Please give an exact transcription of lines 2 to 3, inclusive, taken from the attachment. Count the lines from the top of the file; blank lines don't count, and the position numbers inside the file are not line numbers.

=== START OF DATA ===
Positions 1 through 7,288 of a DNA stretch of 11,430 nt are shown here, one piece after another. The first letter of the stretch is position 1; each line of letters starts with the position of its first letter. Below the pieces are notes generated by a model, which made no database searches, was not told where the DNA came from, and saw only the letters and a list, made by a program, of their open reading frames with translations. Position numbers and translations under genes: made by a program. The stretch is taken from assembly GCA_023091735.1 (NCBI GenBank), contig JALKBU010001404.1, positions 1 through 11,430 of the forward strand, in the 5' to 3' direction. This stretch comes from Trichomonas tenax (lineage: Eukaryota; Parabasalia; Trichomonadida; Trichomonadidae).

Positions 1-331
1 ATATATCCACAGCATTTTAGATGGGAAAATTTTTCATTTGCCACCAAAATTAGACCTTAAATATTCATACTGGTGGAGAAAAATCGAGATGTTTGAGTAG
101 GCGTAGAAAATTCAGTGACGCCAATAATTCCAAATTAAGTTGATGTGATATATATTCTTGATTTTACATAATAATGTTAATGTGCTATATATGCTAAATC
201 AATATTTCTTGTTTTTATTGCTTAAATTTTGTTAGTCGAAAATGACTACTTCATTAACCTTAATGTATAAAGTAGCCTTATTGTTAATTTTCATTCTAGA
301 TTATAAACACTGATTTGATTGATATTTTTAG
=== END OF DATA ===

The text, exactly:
Positions 1-331
1 ATATATCCACAGCATTTTAGATGGGAAAATTTTTCATTTGCCACCAAAATTAGACCTTAAATATTCATACTGGTGGAGAAAAATCGAGATGTTTGAGTAG